12 September 2009

Prices of Food Staples Soar

On January 27 this year, I mentioned that the price of a single loaf of (whole wheat) bread, previously the least expensive in the store and made daily by a local grocer, had risen over the previous six months from $0.89 to $1.39. That same bread today is ON SALE for $2.00, which means this single staple food has gone up, over a 15 month period, by over 225 percent.

Among the ironies: the price of a 5 kg bag of whole wheat bread flour has remained constant over the same period. It can be purchased - on sale, at this grocer or regularly, at another store beyond walking distance - for $10.

Thanks to friend Daphne, I acquired a used bread maker awhile back. Now I make my own bread. But with all food staples going up, including rice, whose price also has more than doubled, now I'm thinking of cutting out all grains except my morning oatmeal. A large bag of that, for the time being, continues to sell for less than bulk price. (You really have to watch those bulk prices. They're frequently double the prices for the equivalent packaged product.)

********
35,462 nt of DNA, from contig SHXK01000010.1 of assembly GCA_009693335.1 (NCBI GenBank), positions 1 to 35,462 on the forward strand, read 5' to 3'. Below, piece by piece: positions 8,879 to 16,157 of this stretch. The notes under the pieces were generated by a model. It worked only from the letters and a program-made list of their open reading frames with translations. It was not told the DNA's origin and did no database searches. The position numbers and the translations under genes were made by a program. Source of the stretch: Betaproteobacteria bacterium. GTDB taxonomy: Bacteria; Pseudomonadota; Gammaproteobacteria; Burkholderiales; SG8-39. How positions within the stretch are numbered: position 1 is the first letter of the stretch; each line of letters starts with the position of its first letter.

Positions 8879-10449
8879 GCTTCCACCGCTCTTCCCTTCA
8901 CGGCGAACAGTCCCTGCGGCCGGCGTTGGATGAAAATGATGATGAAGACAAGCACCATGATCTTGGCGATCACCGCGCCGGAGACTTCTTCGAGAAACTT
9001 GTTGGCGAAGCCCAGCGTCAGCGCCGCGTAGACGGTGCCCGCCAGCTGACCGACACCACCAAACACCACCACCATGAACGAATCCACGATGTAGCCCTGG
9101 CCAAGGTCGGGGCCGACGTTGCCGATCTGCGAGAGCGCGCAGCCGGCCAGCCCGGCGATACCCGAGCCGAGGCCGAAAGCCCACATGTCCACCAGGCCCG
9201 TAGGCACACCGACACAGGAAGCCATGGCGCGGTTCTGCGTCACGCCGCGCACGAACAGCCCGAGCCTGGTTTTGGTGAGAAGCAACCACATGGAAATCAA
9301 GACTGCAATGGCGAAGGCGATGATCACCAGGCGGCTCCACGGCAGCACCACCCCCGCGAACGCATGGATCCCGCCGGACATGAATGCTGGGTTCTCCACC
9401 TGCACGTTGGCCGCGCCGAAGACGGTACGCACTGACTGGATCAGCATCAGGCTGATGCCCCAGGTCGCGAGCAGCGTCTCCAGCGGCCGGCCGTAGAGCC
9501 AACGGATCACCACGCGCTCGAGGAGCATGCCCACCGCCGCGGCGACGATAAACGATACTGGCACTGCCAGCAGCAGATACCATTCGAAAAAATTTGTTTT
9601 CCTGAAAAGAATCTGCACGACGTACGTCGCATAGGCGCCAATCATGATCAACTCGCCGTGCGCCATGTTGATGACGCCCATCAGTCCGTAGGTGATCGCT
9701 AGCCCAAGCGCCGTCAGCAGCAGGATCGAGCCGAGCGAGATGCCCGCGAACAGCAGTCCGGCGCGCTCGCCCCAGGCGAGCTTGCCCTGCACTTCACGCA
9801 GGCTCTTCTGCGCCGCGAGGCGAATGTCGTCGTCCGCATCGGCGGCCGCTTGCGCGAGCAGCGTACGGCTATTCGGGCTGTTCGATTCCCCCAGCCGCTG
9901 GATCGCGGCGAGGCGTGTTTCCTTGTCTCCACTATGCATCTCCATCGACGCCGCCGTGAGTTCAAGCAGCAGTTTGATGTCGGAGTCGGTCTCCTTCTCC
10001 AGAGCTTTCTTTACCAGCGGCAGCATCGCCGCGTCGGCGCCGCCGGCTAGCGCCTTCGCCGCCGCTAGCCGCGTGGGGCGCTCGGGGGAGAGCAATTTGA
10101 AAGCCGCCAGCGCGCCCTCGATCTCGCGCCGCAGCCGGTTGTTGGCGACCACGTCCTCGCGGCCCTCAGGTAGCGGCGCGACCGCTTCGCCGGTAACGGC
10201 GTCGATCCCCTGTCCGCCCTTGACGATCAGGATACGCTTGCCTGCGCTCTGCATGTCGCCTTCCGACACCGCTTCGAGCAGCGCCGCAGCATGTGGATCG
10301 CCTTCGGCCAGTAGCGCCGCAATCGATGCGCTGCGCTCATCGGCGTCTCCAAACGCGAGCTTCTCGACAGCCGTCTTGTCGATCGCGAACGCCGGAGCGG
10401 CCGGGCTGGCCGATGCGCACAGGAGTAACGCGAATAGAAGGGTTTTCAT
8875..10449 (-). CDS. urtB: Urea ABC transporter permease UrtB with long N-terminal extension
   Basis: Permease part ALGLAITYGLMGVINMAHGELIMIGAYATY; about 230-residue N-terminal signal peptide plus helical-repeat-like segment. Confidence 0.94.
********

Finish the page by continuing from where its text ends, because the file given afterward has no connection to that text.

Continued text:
It no longer makes sense, in other words, for the traditional staples to be considered, well, 'staples'. It now makes as much sense to make lettuce or other leafy green wraps, instead of bread sandwiches, and for this vegan to use low-cost legumes or pulses (e.g., I can get green lentils here for $2.10/kg) instead of rice. And I've already latched onto Daphne's idea of sprouting my own food, including from those same green lentils. My first batch is sprouting as I type.

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